A cultural focus augments and complements a social determinants approach through a greater emphasis on equality, including the experiences and negative health pressures faced by socially excluded groups who sit at the end of the social gradient, in danger of being forgotten. It also builds on the positive ways people and communities live their lives that deliver better health outcomes, such as among the women and children in Tower Hamlets, defying experiences of wider disadvantage.
Gathering the evidence is, of course, crucial, in terms of both understanding and addressing the origins, causes and extent of health inequalities. Three principles of policy practice emerge from the English experience of tackling health inequalities that can be of value to a cultural context approach:
- winning support – strong leadership is vital to winning support for a health inequalities/social determinants approach and includes promoting the issues, lobbying and influencing key stakeholders, and building political support;
- making health inequalities everybody’s business – aligning inequalities with the mainstream business objectives of policymakers in government departments and organisations in a way that will help these organisations fulfil their ambitions is always a persuasive factor; and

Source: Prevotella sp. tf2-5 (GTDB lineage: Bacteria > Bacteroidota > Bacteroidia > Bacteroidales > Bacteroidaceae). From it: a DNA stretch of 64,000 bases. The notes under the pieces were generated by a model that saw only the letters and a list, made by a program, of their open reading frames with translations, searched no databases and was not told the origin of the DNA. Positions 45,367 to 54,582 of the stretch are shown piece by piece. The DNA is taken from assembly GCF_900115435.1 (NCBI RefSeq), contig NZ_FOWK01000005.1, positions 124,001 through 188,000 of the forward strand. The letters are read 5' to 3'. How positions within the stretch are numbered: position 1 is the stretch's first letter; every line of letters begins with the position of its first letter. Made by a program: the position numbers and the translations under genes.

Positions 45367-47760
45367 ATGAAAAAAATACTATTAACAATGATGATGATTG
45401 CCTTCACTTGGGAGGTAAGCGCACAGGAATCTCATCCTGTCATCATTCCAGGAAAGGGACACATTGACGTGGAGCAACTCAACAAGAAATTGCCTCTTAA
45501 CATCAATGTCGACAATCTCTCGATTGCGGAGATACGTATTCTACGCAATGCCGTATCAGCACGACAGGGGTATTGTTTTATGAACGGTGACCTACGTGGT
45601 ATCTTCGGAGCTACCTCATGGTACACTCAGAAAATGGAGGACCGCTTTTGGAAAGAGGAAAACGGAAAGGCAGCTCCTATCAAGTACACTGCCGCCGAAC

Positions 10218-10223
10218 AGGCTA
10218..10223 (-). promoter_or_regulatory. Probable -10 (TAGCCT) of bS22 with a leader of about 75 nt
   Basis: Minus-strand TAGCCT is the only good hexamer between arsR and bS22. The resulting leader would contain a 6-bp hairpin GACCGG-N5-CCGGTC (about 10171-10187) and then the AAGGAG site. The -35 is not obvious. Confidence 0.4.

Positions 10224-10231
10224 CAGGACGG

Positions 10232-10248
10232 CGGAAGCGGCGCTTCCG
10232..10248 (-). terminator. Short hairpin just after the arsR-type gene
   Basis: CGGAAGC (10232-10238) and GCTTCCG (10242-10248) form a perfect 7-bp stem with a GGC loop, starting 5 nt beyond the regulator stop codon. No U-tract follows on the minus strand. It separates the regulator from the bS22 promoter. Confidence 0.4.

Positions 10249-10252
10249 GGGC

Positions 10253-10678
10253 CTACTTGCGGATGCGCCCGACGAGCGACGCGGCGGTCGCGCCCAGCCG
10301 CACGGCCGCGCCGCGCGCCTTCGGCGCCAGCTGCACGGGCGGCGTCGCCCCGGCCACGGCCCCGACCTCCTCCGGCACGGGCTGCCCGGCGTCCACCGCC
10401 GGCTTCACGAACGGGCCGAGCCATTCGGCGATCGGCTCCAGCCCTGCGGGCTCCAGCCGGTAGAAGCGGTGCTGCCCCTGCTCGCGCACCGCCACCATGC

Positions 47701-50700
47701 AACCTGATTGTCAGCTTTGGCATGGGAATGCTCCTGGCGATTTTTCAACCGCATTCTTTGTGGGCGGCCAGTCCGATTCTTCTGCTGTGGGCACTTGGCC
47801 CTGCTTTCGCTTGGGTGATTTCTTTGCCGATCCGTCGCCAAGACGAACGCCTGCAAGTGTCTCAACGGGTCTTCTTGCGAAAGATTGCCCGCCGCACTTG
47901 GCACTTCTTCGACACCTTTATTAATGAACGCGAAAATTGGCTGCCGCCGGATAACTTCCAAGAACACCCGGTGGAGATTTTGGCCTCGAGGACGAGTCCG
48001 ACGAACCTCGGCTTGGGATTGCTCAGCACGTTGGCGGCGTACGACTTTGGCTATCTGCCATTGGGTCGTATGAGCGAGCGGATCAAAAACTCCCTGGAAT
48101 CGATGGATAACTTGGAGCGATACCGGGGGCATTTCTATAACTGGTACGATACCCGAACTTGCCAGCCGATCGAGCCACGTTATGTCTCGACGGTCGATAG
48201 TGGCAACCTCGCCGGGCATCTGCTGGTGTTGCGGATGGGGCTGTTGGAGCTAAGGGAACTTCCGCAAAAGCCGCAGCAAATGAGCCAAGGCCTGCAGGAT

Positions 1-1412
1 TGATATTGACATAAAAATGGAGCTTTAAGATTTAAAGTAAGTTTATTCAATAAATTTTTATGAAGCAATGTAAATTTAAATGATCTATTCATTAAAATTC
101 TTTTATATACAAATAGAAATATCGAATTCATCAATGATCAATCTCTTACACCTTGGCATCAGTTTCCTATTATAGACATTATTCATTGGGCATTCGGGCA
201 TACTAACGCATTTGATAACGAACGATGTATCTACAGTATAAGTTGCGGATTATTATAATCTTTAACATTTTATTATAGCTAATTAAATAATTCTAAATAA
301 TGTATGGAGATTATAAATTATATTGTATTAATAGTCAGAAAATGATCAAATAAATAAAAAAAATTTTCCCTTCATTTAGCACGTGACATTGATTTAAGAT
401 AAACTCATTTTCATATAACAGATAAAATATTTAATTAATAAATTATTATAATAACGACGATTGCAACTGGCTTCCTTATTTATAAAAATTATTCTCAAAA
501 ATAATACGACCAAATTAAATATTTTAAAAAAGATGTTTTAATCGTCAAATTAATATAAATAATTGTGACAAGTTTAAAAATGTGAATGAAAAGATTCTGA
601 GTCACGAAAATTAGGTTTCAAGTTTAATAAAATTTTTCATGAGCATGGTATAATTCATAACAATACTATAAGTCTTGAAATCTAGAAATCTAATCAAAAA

- delivering results – showing an impact, even against limited objectives, is crucial to sustain support and build long-term commitment to action. The Exeter approach of narrowing the policy focus to four areas (nutrition, mental health and well-being, migration, and environment) will improve the likelihood of making an impact.
It is 20 years since the setting up of the independent Acheson inquiry on health inequalities in England. There is still some way to go to break the link between ‘health and wealth’. Effective policy guidance on the cultural aspects of health could speed things up, filling gaps and developing complementary approaches. Action will remain challenging – and complicated – but neither a 10 gallon hat, nor a song or a horse is needed for this journey.
This post was written by Dr Ray Earwicker, honorary research fellow at the Centre for Medical History, University of Exeter, and formerly a senior policy adviser at the Department of Health